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Book Review The Chemical Applications of Transmission Electron Microscopy. J. R. Fryer

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[I] Analysis and Optimization of Gas-Phase Reactions, Part 16.-Part 15: B. Solouki, P. Rosmus, H. Bock, G. Maier, Angew. Chem. 92, 56 (1980); Angew.
Chem. Int. Ed. Engl. 19, 51 (1980).
121 Cf., e.g., K. Weissermel, H.-J. Arpe: Industrielle Organische Chemie. Verlag
Chemie, Weinheim 1976, p. 51.
131 T. J. Brice, J. Am. Chem. SOC.68, 968 (1946).
141 I. Yuichi, K. Kazuharu, Jap. Pat. 7762208 (1977); Onoda Chem. Co.; Chem.
Abstr. 87. 133857 (1977).
[SI K. Norihisa, I. Fumio, M. Kimiaki, Jap. Pat. 7834705 (1978); Central Glass
Co.; Chem. Abstr. 89, 540 (1978): max. conversion achieved on CrCI,/AIFJ
A120, was 57% at 450°C (cf. Table l).
161 Cf. collections of spectra, such at that of D. W. Turner, C. Baker, A . D.Baker,
C. R. Brundle: Molecular Photoelectron Spectroscopy. Wiley-Interscience.
London 1970.
171 Cf. H. Bock, B. Solouki. .
I
.
Wittmann. Angew. Chem. 90,985 (1978); Angew.
Chem. In!. Ed. Engl. 17, 932 (1978); H. Bock, B. Solouki, G. Bert, T. Hirabayashi, S. Mohmand, P. Rosmus, Nachr. Chem. Tech. Lab. 26. 634 (1 978).
181 Cf. also H. Bock, B. Solouki, J. Wilfmann,H:J. Arpe, Angew. Chem. 90, 986
(1978); Angew. Chem. Int. Ed. Engl. 17,933 (1978).
BOOK R E V I E W S
Ullmanns Encyklopadie der technischen Chemie [Ullmann’s
Encyclopedia of Industrial Chemistry). Editorial board E.
Bartholome, E. Biekert, H. Hellman, H. Ley (deceased), W.
M. Weigert (deceased), and E. Weise. Volume 17: Milchsaure to Petrolkoks. Verlag Chemie, Weinheim 1979. 4th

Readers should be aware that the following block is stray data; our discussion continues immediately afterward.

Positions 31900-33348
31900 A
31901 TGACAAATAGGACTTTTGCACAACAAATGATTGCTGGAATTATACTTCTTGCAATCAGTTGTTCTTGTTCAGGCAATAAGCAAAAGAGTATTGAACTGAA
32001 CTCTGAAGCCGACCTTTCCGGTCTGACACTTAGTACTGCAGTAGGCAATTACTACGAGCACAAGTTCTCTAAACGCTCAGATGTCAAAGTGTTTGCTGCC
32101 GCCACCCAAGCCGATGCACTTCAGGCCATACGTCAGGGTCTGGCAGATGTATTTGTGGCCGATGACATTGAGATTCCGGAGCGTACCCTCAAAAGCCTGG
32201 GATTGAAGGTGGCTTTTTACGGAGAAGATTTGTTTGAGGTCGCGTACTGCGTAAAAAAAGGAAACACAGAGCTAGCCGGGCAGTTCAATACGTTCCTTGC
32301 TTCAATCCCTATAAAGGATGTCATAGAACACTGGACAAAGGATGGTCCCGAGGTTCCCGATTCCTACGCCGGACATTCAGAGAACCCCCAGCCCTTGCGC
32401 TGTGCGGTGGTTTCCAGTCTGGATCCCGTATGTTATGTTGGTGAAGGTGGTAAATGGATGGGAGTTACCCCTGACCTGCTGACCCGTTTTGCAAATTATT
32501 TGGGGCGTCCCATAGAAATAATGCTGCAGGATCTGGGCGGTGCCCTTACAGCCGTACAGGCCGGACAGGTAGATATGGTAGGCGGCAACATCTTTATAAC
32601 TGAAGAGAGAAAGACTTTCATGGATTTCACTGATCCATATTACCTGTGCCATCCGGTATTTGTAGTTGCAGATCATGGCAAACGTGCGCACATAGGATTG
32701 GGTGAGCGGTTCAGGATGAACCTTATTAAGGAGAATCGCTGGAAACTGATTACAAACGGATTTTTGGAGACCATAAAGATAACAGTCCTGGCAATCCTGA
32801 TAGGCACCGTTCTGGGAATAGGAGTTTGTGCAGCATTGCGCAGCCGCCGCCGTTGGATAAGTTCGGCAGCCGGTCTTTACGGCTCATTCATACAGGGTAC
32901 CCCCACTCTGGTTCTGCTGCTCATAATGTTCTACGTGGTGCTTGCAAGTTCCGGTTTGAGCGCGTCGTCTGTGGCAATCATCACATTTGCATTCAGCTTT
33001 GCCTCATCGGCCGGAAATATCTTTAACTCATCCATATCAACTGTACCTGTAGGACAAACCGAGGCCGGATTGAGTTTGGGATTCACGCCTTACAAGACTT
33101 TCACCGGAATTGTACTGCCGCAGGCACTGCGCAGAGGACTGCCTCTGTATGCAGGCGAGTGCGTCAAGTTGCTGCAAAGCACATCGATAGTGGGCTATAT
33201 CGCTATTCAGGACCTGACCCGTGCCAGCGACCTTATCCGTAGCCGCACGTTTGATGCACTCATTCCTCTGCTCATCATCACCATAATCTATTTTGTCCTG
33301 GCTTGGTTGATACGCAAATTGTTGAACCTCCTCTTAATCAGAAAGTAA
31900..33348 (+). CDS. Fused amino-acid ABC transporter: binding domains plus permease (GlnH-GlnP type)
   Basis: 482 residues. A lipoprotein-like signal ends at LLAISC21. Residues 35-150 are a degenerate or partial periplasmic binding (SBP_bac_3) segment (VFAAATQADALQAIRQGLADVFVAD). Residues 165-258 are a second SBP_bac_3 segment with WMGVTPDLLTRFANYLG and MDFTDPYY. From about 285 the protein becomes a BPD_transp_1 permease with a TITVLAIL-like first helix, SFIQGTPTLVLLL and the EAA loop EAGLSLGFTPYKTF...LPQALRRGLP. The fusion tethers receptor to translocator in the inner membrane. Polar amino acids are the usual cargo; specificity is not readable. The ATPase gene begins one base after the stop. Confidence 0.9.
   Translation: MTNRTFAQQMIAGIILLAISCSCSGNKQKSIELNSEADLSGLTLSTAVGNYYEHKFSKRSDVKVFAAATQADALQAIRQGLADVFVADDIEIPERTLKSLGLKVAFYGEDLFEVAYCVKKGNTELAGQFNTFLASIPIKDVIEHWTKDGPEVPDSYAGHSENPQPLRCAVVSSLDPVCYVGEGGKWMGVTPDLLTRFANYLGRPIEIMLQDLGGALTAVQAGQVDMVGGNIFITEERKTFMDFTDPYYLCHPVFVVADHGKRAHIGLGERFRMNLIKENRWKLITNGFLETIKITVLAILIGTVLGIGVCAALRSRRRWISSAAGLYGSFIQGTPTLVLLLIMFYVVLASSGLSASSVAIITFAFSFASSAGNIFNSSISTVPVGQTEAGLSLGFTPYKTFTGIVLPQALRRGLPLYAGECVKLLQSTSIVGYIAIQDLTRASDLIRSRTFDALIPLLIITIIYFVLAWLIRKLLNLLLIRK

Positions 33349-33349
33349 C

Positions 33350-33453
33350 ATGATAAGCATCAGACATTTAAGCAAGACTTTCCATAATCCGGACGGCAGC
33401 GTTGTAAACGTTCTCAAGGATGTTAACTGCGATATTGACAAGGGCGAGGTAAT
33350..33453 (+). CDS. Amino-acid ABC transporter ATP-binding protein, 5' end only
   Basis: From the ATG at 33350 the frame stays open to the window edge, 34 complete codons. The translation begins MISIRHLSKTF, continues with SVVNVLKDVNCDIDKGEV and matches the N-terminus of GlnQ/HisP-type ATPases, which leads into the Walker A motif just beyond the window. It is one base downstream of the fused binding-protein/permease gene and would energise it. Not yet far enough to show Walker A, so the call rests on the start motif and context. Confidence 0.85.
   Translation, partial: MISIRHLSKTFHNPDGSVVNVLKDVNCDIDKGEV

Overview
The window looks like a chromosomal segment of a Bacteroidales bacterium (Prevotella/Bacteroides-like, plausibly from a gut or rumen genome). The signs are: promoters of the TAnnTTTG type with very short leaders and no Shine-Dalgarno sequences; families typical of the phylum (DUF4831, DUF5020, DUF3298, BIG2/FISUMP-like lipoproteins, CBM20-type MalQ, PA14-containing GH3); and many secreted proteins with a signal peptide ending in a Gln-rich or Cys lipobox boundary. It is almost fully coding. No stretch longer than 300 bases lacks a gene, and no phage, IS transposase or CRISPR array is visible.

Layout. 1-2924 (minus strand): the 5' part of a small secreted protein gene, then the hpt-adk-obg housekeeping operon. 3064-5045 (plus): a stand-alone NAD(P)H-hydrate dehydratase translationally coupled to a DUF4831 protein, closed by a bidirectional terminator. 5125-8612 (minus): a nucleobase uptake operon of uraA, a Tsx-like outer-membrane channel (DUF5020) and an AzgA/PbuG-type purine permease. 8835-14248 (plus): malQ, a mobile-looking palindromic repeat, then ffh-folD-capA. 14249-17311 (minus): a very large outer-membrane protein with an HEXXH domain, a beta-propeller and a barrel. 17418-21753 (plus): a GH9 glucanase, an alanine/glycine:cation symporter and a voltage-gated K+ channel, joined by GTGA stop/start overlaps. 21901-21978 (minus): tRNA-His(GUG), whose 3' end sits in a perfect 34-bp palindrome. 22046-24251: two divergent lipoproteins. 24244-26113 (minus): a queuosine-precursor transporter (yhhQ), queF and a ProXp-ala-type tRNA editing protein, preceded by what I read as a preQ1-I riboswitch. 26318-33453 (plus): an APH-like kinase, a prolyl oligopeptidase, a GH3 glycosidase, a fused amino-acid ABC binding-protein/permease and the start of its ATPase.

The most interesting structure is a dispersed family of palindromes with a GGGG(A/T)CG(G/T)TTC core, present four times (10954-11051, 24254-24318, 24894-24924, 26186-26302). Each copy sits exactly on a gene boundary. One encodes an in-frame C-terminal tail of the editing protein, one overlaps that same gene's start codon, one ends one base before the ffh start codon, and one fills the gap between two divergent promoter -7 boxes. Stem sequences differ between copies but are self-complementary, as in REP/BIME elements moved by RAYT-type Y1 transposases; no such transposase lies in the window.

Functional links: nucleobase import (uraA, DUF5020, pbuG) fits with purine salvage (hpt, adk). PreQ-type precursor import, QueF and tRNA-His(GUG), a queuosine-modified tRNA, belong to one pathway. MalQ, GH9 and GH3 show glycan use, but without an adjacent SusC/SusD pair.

edition, xv, 733 pages, bound, DM 425.00.
The individual volumes of Ullmann’s fourth editionl’l are
appearing with admirable regularity. A scan through this
particular volume confirms that Ullmann is a genuine encyclopedia, going beyond the specific realm of industrial chemistry to deal with the necessary foundations and to include
related fields. Individual overlapping entries treat special areas, such as the “oxidation” entry in the present volume,
which describes in summary the oxidation processes for the
preparation of organic intermediates; the many references to
other entries for further information on certain processes are
particularly valuable. To name some of the volume’s entries
taken from the sphere of inorganic chemistry, we have molecular sieves (10 pages), molybdenum (28 pages), sodium
(87 pages), nickel (64 pages), and niobium (12 pages), including their compounds and alloys (especially important compounds such as sodium chloride and sodium hydroxide have
their own entries), nitrides (7 pages), oxide ceramics (15
pages), and peroxo compounds (38 pages). From organic
chemistry there are lactic acid (7 pages), naphthalene and
derivatives (50 pages), aliphatic (10 pages) and aromatic (6
pages) nitriles, nitroso compounds (7 pages), aliphatic (10
pages) and aromatic (34 pages) nitro compounds, optically
active compounds (7 pages), oxalic acid (8 pages), and peroxides and peroxy acids (30 pages). From the sphere of dye
chemistry we can quote naphthalimide dyes (6 pages), naphthoquinone and benzoquinone dyes (5 pages), nitro and
nitroso dyes (9 pages), and optical brighteners (15 pages),